I want to know your deal breakers. I want to know what peeves you so I can avoid pushing the wrong button. I want to know if we both can live up to each other’s expectation. Please tell me that we will work it out. What would we call each other? Habibi? Babe? Hun? Sweetheart? Mahal? Boss? Cupcake?

I’m sorry. I know that I am going way ahead of myself again. We haven’t even met yet here I am looking out in our future. I am turning into the biggest cheese ball every second and I can’t help myself. I get too excited just thinking about the possibility of you.

Will I sound creepy if I say that I keep a list of things I want to do when I meet you? I want to go on a holiday together. Maybe we can take a cruise to Luxor. I want to cook for you, I want to cook with you. I want to rock guitar hero with you. I want to go around the city with you. I want to get drunk with you. I want to get high with you.

Ok, you can totally pretend I didn’t mean that last bit on my list, just in case you come from a conservative background.

There are so many things that I do with my friends that I wish I could do with you. It could have been you I went horse riding with. It could have been you I went smoking shisha with. It could have been you I spent hours talking to.

Will I be able to recognize you when I meet you? Will you be able to recognize me when you see me? I know I have already asked too many questions, but this is actually the biggest question I have in my mind. How are we going to know that it’s you, that it’s me? Will it just feel right, and easy, and unforced, and perfect? Or will it be awkward, and scary, and confusing?

It can be all of these things, or none of these things. But I hope that when we see each other eye to eye, we will just know. I have been living a while not knowing, and it will make a big difference if, for once, we would finally know.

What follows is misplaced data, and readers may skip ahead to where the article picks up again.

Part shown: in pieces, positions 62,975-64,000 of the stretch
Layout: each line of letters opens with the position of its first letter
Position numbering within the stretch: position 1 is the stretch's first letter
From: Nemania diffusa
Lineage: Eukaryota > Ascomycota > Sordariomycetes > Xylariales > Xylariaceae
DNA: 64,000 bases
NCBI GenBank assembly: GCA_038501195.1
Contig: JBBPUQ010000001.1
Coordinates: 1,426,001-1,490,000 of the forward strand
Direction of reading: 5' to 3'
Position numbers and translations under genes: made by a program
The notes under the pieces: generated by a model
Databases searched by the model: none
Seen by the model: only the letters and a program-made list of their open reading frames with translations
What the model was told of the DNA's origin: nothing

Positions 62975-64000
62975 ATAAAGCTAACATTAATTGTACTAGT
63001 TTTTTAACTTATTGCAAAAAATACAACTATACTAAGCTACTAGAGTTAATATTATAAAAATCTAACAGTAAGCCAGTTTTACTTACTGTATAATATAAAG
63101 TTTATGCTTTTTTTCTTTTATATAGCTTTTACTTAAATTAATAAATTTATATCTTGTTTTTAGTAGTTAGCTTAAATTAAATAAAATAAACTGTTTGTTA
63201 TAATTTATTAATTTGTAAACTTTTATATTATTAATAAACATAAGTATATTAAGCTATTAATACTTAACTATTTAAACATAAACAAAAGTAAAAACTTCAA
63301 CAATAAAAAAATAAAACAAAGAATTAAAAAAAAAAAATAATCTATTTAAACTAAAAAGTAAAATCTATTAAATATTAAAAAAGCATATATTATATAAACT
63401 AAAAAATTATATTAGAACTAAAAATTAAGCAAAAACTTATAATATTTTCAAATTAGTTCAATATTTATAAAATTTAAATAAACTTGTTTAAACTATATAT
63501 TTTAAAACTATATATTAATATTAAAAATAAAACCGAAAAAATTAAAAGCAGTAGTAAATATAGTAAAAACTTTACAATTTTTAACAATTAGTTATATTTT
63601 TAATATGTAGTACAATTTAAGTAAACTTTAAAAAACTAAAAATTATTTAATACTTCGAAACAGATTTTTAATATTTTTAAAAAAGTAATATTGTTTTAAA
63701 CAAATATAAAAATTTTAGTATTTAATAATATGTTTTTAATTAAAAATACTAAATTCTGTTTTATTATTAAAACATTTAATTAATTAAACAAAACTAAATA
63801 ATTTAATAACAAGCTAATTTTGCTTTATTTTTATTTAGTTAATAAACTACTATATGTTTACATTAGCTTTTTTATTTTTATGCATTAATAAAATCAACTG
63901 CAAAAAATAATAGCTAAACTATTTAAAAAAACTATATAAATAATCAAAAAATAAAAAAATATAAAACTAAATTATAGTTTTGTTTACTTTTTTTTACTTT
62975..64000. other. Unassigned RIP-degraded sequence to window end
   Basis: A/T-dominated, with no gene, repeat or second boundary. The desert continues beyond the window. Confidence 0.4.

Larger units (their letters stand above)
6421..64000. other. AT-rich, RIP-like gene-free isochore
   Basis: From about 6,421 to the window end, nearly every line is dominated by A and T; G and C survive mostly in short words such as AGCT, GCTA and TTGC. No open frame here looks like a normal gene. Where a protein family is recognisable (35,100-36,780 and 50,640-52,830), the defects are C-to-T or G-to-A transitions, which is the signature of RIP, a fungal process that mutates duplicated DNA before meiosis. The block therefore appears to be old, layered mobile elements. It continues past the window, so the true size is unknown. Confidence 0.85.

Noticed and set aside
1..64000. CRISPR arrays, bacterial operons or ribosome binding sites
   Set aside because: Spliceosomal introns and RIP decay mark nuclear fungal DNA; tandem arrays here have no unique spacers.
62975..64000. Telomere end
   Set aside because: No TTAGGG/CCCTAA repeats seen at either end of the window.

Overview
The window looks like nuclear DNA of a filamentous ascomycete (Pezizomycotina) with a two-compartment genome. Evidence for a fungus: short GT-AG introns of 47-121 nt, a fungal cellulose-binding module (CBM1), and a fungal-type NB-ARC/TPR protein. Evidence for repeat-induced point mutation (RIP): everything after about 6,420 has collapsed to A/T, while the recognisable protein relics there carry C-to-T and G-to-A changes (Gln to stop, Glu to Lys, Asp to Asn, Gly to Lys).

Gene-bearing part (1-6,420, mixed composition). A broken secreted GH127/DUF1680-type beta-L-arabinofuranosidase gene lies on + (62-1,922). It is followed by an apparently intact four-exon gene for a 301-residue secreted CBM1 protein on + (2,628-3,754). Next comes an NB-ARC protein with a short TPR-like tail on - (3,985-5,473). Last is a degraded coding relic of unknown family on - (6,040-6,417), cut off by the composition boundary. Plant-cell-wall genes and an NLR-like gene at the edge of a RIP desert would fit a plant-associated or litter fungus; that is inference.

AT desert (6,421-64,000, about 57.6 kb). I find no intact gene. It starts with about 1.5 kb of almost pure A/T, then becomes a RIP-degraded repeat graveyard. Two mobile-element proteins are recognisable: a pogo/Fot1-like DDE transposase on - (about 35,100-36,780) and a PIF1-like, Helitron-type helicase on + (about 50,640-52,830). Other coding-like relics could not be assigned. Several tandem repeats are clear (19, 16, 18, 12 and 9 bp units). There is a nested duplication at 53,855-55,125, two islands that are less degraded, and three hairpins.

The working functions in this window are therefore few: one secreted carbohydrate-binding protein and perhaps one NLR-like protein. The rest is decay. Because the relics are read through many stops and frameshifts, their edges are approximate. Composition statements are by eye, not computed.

A letter to my hypothetical boyfriend part 2


I didn’t meet a Kyle or an Amadeus last night. That means I have no boyfriend with a sexy name, nor someone to call A. I met a Ziko, a Peter, and a Jasper, but none of them were you.

I was hoping you would come to the bus station last night but you didn’t. My friends came to save me from boredom. We went to a cafe to pass time. I have such awesome friends who always have my back and I consider myself lucky, but what I wanted was to be able to count on you too.

On the trip, I sat to a guy who started snoring as soon as the bus moved, and I was definite he wasn’t you either.

I still haven’t met you, but I am not losing heart, I can feel that you exist, it’s just unfortunate that our paths have not crossed yet.

If you were with me today, you would have been so proud of me! I managed to get free breakfast buffet today without even trying. I reckon I could have gotten a free breakfast for two, but what’s the point of that when, clearly, you’re not around?

I would have been happy, and I would have had a big breakfast, but everywhere I look, I see couples holding hands and kissing each other. It made your absence more obvious than usual.

I thought I would see you at the beach today, but obviously that wasn’t the case. I spent the entire day with my girlfriend instead.

Her name is Sophy, and I think you will like her. It would have been so nice if you met her! She’s such a lovely woman and we’ve shared a year of friendship. I met her here in El Gouna exactly the same time last year, and since then I felt like she and I have history. I wish I can have that same history with you.

I would love for you to meet Sophy’s Ali too. He’s such a sweet, caring, funny guy and I can already tell that you guys will be good buddies!

It would have been nice if we went out on a double date tonight.

Sophy and Ali.

Jen and Kyle.

Or Jen and Amadeus.

Or heck, Jen and whatever-your-name-is!

But you weren’t with us, and thus, I was a third wheel by default.